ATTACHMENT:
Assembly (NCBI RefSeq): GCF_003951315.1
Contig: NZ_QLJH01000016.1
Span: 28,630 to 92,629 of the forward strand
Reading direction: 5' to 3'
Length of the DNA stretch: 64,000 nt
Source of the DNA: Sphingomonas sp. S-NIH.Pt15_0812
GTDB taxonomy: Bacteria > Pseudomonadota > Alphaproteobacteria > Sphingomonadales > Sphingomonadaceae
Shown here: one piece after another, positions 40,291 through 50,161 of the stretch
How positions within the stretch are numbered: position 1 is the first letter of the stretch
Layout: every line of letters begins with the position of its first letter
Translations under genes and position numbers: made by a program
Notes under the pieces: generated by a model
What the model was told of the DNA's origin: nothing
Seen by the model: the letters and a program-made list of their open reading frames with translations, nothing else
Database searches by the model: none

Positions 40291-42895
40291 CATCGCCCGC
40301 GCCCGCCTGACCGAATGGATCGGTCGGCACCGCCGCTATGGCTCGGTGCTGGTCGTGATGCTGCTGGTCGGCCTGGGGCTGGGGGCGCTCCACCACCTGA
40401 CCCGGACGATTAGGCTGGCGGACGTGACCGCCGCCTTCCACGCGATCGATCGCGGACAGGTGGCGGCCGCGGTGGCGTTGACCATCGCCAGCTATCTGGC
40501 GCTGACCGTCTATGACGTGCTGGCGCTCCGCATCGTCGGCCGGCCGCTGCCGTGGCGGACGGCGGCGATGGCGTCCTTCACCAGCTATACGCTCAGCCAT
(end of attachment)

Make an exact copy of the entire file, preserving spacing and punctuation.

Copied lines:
Assembly (NCBI RefSeq): GCF_003951315.1
Contig: NZ_QLJH01000016.1
Span: 28,630 to 92,629 of the forward strand
Reading direction: 5' to 3'
Length of the DNA stretch: 64,000 nt
Source of the DNA: Sphingomonas sp. S-NIH.Pt15_0812
GTDB taxonomy: Bacteria > Pseudomonadota > Alphaproteobacteria > Sphingomonadales > Sphingomonadaceae
Shown here: one piece after another, positions 40,291 through 50,161 of the stretch
How positions within the stretch are numbered: position 1 is the first letter of the stretch
Layout: every line of letters begins with the position of its first letter
Translations under genes and position numbers: made by a program
Notes under the pieces: generated by a model
What the model was told of the DNA's origin: nothing
Seen by the model: the letters and a program-made list of their open reading frames with translations, nothing else
Database searches by the model: none

Positions 40291-42895
40291 CATCGCCCGC
40301 GCCCGCCTGACCGAATGGATCGGTCGGCACCGCCGCTATGGCTCGGTGCTGGTCGTGATGCTGCTGGTCGGCCTGGGGCTGGGGGCGCTCCACCACCTGA
40401 CCCGGACGATTAGGCTGGCGGACGTGACCGCCGCCTTCCACGCGATCGATCGCGGACAGGTGGCGGCCGCGGTGGCGTTGACCATCGCCAGCTATCTGGC
40501 GCTGACCGTCTATGACGTGCTGGCGCTCCGCATCGTCGGCCGGCCGCTGCCGTGGCGGACGGCGGCGATGGCGTCCTTCACCAGCTATACGCTCAGCCAT